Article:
I made these drawings for my two daughters when one graduated from college and the other from graduate school last spring. I wanted to take their respective school mascots – “Trip” the bulldog, and “Traveler” the stallion, and see if, by running them through a different design vocabulary, I could transform them: from benign, playful caricatures, into avatars for the energy and potential of two young women on the threshold of adulthood. I wanted to use the language of nobility to energize my daughters’ strength.
Pictures have these super-powers. They are protean. In the 1930s, Donald Duck was designed to bring lighthearted fun to children and their parents. Later, when he was transferred onto the nose panels of bombers and other fighting aircraft in World War II (under Disney’s guidance and free of charge), the crotchety bird became an insignia of something else: a leavening irreverence in the face of death and dire circumstances, and the iconoclastic reproach of youthful soldiers to both decorum and a lethal enemy. That’s an amazing journey for a duck – or rather, the image of a duck.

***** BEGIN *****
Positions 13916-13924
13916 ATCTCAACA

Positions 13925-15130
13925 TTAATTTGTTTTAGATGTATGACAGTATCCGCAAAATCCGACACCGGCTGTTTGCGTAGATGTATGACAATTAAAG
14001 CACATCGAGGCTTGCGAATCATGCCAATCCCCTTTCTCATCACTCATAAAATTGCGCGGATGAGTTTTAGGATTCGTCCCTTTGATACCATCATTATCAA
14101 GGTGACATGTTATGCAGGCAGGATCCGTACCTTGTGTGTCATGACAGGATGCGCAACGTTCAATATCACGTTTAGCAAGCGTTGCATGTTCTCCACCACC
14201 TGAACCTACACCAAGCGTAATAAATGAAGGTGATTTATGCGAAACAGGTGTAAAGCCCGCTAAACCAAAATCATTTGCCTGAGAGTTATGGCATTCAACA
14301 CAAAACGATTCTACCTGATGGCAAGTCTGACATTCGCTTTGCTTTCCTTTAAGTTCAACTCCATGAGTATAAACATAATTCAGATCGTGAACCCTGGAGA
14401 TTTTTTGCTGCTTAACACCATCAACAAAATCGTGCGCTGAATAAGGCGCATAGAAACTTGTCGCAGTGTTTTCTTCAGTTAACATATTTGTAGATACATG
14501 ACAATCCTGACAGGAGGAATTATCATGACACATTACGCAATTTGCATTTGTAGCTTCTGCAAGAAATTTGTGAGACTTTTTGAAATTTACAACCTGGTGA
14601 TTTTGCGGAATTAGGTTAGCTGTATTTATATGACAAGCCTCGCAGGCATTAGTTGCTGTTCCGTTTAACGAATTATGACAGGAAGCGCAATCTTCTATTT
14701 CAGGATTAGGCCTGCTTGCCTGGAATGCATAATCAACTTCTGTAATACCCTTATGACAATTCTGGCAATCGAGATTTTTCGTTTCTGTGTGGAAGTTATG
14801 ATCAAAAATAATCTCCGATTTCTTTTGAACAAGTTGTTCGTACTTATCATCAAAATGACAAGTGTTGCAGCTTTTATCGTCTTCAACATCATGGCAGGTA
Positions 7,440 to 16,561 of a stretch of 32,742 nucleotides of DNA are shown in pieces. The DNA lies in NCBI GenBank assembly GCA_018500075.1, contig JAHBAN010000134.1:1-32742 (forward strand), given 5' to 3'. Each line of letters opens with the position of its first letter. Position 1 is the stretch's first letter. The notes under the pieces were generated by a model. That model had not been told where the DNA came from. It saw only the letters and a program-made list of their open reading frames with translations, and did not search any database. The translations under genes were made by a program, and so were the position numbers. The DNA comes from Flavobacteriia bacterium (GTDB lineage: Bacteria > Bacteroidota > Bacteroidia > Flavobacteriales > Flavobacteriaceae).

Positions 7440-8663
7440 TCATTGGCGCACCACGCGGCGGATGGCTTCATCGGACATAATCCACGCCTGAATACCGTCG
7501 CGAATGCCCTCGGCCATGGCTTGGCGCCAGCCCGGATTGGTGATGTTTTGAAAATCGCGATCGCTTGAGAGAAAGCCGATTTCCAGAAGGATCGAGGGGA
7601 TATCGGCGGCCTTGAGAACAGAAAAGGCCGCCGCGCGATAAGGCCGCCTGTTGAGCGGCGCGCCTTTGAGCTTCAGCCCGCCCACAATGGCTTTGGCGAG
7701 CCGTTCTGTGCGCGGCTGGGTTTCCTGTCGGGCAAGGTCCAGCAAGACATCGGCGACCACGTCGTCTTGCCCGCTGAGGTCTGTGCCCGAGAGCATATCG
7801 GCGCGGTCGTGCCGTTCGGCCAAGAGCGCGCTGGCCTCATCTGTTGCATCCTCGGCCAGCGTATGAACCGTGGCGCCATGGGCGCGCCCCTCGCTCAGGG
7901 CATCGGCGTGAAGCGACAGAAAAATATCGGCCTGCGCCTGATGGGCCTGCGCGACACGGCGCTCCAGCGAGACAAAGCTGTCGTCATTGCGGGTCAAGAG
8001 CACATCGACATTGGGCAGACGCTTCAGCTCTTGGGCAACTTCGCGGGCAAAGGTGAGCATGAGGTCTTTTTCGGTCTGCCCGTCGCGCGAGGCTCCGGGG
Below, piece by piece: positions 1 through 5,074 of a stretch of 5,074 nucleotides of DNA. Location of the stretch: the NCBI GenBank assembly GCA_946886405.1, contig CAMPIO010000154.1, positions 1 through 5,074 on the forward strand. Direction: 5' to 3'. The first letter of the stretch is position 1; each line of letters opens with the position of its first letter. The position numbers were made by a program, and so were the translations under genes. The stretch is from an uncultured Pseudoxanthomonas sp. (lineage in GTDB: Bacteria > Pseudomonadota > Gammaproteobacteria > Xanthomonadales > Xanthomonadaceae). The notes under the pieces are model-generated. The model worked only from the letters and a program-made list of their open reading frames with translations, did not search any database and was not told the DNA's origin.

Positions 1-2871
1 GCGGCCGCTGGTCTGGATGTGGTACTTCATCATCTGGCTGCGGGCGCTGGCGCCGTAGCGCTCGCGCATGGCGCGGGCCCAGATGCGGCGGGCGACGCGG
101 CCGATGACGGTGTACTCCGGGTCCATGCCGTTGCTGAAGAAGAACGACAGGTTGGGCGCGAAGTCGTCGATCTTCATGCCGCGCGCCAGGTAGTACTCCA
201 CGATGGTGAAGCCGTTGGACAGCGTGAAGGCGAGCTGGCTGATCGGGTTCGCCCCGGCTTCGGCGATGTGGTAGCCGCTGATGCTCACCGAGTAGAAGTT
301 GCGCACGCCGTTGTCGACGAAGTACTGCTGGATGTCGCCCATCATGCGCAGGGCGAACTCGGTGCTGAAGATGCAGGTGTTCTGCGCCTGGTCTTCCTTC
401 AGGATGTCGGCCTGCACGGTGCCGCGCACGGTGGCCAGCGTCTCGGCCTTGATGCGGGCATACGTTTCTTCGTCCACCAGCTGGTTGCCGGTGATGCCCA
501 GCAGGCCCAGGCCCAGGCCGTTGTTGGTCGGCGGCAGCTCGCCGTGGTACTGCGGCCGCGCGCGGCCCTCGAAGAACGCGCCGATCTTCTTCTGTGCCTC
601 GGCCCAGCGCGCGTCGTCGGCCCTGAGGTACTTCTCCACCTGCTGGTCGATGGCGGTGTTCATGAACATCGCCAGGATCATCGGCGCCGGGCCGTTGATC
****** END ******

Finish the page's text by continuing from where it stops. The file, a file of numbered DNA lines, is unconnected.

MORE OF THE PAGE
For my daughters, I wanted to send Trip and Traveler on a reverse trajectory, from the world of refrigerator magnets, tee-shirts and gift shop swag back to their roots in Medieval heraldry. I wanted to change their sense of purpose. Now, while ruminating on the first part of this entry (#5. What Does it Matter?) and the value of art during a global crisis, I thought I might invoke my four-legged friends’ super-power one more time, and enlist them in another cause.
Traveler’s motto is quoted from a medical oath my older daughter took upon her graduation. It has new meaning during a time of pandemic. And as for Trip, he’s right: when it’s all over, we shall rise like the sun. We must.